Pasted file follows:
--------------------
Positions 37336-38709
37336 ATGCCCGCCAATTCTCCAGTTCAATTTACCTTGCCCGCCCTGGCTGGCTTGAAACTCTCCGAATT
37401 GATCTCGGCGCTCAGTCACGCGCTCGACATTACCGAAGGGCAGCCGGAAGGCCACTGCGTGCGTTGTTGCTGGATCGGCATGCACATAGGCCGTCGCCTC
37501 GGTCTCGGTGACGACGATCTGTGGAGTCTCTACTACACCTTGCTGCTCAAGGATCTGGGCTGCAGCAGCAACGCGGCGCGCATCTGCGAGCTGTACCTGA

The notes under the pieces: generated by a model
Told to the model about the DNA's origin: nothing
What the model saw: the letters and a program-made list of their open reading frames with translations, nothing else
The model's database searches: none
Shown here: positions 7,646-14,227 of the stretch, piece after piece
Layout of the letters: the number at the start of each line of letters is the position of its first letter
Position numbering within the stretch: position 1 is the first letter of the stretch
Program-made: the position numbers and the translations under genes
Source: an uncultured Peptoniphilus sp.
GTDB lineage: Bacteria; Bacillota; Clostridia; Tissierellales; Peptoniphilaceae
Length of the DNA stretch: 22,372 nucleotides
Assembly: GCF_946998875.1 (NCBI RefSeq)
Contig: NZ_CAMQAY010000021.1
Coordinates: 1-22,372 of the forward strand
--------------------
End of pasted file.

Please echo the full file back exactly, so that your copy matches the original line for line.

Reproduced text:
Positions 37336-38709
37336 ATGCCCGCCAATTCTCCAGTTCAATTTACCTTGCCCGCCCTGGCTGGCTTGAAACTCTCCGAATT
37401 GATCTCGGCGCTCAGTCACGCGCTCGACATTACCGAAGGGCAGCCGGAAGGCCACTGCGTGCGTTGTTGCTGGATCGGCATGCACATAGGCCGTCGCCTC
37501 GGTCTCGGTGACGACGATCTGTGGAGTCTCTACTACACCTTGCTGCTCAAGGATCTGGGCTGCAGCAGCAACGCGGCGCGCATCTGCGAGCTGTACCTGA

The notes under the pieces: generated by a model
Told to the model about the DNA's origin: nothing
What the model saw: the letters and a program-made list of their open reading frames with translations, nothing else
The model's database searches: none
Shown here: positions 7,646-14,227 of the stretch, piece after piece
Layout of the letters: the number at the start of each line of letters is the position of its first letter
Position numbering within the stretch: position 1 is the first letter of the stretch
Program-made: the position numbers and the translations under genes
Source: an uncultured Peptoniphilus sp.
GTDB lineage: Bacteria; Bacillota; Clostridia; Tissierellales; Peptoniphilaceae
Length of the DNA stretch: 22,372 nucleotides
Assembly: GCF_946998875.1 (NCBI RefSeq)
Contig: NZ_CAMQAY010000021.1
Coordinates: 1-22,372 of the forward strand